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Is DWR down worth while?

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  • Is DWR down worth while?

    I've always been a fleece guy, but thinking of buying a down mid-weight. I've narrowed to the Montbell Alpine Light and the Marmot Zeus. I've tried them both on inside and they seem very comparable from most performance perspectives. The Zeus is DWR and the Montbell is not. Thinking of it mostly as a winter hiking jacket - definitely under a backpack and maybe under a shell. Thoughts on if DWR is meaningful here? I won't wear either during rain, so am thinking mostly about sweat from a good vertical effort. Cost difference is irrelevant to me. What do you all think?

  • #2
    I bought a DWR down jacket and it does seem to perform a little bit better in damp conditions. But for what it's worth, I never use down jackets as anything more than an "in camp" jacket for added warmth when not hiking, so I don't exactly have experiences to use for comparison where I've gotten my down jackets really wet. It would take some serious sub-zero temperatures before I'd consider wearing one on an ascent especially. I find that I'm fine down to about 0F with just long underwear beneath a shell. Even when I do feel a need for an added insulation layer, I still pick wool or fleece for active movement over down.
    Last edited by DSettahr; 01-26-2017, 09:28 PM.

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    • #3
      I'm with you DSettahr. I normally wear a thermal/capaline, a vest and shell when hiking, and add a long sleeve fleece under the shell at the summit or lunch break. I sweat a lot with just the thermal/vest/shell. My hope was to stow the shell in the pack and use the new down jacket instead - i know its a lot warmer than a shell, but was hoping a lot more breathable as well and hence less sweating, but don't know if this is true or not..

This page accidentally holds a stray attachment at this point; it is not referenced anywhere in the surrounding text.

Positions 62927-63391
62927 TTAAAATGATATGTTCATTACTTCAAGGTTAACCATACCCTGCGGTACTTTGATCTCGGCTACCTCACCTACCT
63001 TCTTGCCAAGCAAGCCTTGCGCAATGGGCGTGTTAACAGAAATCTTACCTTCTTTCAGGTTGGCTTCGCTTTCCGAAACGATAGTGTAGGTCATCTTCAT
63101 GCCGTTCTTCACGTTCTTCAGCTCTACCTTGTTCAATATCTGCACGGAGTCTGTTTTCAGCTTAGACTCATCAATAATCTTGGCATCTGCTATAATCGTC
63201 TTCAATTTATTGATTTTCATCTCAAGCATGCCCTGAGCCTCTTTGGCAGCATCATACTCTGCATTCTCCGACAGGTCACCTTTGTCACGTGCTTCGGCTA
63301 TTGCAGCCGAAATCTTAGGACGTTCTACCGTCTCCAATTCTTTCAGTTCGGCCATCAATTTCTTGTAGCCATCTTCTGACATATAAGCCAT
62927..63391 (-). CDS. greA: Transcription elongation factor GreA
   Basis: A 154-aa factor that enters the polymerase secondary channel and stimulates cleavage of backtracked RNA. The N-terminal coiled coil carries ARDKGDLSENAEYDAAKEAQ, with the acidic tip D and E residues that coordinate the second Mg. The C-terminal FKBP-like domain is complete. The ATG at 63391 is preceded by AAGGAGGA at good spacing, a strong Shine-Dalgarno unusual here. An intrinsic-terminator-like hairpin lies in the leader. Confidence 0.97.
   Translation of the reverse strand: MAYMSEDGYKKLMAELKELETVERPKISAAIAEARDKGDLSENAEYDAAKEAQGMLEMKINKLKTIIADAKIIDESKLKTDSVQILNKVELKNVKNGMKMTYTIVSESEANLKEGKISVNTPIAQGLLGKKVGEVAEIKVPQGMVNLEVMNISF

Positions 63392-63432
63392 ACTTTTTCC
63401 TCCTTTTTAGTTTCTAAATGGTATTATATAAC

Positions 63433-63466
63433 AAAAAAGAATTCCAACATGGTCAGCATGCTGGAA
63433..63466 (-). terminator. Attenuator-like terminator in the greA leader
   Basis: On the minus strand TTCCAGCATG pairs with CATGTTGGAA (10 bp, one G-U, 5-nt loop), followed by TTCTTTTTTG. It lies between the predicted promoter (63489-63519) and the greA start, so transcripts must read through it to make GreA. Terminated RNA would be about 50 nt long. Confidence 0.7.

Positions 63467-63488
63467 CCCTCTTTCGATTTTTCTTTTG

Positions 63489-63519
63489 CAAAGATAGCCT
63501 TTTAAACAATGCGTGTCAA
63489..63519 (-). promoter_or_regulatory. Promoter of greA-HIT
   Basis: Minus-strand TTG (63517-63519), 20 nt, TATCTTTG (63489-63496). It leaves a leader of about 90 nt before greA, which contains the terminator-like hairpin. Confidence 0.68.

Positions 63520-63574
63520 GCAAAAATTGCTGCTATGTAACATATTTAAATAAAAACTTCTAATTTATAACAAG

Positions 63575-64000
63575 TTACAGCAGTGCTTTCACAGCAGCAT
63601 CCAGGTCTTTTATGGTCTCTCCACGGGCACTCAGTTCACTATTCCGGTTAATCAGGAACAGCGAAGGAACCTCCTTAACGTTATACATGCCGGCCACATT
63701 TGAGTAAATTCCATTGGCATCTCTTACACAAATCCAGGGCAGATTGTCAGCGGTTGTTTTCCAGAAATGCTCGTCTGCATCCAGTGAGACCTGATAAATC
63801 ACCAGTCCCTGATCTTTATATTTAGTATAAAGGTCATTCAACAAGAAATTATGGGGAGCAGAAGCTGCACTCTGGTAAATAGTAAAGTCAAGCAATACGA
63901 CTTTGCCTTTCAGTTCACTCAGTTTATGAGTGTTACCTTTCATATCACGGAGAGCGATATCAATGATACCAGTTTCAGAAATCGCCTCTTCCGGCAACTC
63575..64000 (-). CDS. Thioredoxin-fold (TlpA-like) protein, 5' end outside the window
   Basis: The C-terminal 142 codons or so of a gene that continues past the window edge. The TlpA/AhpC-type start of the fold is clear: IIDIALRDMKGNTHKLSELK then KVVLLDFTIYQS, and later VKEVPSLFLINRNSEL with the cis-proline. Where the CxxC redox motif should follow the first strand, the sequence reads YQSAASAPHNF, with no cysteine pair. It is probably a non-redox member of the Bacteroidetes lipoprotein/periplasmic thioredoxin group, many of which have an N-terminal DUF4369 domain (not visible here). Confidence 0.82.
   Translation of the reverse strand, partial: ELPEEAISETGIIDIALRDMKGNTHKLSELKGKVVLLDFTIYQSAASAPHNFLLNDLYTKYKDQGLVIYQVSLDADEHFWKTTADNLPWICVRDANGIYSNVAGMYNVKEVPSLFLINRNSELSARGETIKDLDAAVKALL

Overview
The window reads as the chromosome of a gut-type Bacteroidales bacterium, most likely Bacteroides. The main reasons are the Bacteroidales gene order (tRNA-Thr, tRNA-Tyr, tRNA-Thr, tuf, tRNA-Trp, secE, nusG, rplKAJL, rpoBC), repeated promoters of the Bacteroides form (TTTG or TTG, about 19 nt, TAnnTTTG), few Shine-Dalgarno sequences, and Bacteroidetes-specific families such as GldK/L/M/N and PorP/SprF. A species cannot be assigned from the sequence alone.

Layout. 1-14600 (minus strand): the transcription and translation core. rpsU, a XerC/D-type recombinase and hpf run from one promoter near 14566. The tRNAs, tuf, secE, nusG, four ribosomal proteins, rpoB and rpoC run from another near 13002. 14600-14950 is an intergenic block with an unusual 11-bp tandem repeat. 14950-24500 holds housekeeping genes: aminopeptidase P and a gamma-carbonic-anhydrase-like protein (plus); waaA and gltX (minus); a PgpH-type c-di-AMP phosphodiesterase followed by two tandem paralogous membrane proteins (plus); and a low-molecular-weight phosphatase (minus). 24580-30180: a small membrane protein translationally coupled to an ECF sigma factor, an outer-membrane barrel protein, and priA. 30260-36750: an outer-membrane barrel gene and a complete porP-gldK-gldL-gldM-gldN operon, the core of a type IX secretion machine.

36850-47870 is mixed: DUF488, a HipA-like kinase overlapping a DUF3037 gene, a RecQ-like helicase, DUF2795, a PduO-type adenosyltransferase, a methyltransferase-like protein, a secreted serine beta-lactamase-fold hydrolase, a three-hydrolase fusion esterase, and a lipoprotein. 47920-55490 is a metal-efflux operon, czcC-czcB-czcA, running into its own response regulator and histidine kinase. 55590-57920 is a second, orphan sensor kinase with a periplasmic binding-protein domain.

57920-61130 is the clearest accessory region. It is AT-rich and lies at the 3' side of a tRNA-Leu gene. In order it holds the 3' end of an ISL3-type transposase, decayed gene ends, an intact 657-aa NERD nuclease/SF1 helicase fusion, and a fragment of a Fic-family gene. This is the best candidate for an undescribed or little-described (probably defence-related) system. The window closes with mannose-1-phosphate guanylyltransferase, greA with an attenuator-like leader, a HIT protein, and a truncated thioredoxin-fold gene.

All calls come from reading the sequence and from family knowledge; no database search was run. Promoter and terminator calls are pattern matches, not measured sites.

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      • #4
        In my experience, wool and fleeces are a lot more breathable than down jackets are. Have you considered a soft shell?

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        • #5
          I do have an old soft shell. I should probably look into the newer ones. my current version is very heavy.

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          • #6
            Originally posted by mga56grg View Post
            ... My hope was to stow the shell in the pack and use the new down jacket instead - i know its a lot warmer than a shell, but was hoping a lot more breathable as well and hence less sweating, but don't know if this is true or not..
            Sweating is your body's attempt to regulate its core temperature through evaporative cooling. However, there are those among us (myself included) who sweat when exerting regardless of cold temperatures. Adding any form of insulation, such as a down vest or jacket, isn't likely to reduce sweating but exacerbate it.